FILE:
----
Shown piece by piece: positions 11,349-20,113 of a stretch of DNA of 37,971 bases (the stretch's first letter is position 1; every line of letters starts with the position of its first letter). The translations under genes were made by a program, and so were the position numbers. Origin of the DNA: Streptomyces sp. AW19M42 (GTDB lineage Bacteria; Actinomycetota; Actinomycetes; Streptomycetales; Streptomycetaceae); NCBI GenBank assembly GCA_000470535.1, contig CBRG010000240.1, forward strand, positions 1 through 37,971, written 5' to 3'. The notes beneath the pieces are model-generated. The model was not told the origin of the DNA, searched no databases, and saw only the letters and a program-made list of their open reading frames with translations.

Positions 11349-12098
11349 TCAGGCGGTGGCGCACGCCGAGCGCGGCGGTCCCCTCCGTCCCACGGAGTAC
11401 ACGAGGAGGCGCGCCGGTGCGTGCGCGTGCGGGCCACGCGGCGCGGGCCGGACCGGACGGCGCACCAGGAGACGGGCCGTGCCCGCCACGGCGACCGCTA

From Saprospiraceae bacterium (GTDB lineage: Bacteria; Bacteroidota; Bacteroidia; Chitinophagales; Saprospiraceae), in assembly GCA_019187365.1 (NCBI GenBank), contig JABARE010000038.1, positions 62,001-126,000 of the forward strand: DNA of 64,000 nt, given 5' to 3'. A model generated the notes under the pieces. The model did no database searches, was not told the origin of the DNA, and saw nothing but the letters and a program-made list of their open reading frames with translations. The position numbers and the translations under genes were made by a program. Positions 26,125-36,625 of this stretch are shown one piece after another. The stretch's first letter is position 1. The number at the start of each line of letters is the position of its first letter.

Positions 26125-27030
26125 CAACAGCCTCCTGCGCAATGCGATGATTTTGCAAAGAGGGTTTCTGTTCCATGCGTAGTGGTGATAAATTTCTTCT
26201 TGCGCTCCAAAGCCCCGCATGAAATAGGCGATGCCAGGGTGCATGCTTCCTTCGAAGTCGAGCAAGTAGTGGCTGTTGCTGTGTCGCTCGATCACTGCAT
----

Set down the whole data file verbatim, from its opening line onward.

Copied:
Shown piece by piece: positions 11,349-20,113 of a stretch of DNA of 37,971 bases (the stretch's first letter is position 1; every line of letters starts with the position of its first letter). The translations under genes were made by a program, and so were the position numbers. Origin of the DNA: Streptomyces sp. AW19M42 (GTDB lineage Bacteria; Actinomycetota; Actinomycetes; Streptomycetales; Streptomycetaceae); NCBI GenBank assembly GCA_000470535.1, contig CBRG010000240.1, forward strand, positions 1 through 37,971, written 5' to 3'. The notes beneath the pieces are model-generated. The model was not told the origin of the DNA, searched no databases, and saw only the letters and a program-made list of their open reading frames with translations.

Positions 11349-12098
11349 TCAGGCGGTGGCGCACGCCGAGCGCGGCGGTCCCCTCCGTCCCACGGAGTAC
11401 ACGAGGAGGCGCGCCGGTGCGTGCGCGTGCGGGCCACGCGGCGCGGGCCGGACCGGACGGCGCACCAGGAGACGGGCCGTGCCCGCCACGGCGACCGCTA

From Saprospiraceae bacterium (GTDB lineage: Bacteria; Bacteroidota; Bacteroidia; Chitinophagales; Saprospiraceae), in assembly GCA_019187365.1 (NCBI GenBank), contig JABARE010000038.1, positions 62,001-126,000 of the forward strand: DNA of 64,000 nt, given 5' to 3'. A model generated the notes under the pieces. The model did no database searches, was not told the origin of the DNA, and saw nothing but the letters and a program-made list of their open reading frames with translations. The position numbers and the translations under genes were made by a program. Positions 26,125-36,625 of this stretch are shown one piece after another. The stretch's first letter is position 1. The number at the start of each line of letters is the position of its first letter.

Positions 26125-27030
26125 CAACAGCCTCCTGCGCAATGCGATGATTTTGCAAAGAGGGTTTCTGTTCCATGCGTAGTGGTGATAAATTTCTTCT
26201 TGCGCTCCAAAGCCCCGCATGAAATAGGCGATGCCAGGGTGCATGCTTCCTTCGAAGTCGAGCAAGTAGTGGCTGTTGCTGTGTCGCTCGATCACTGCAT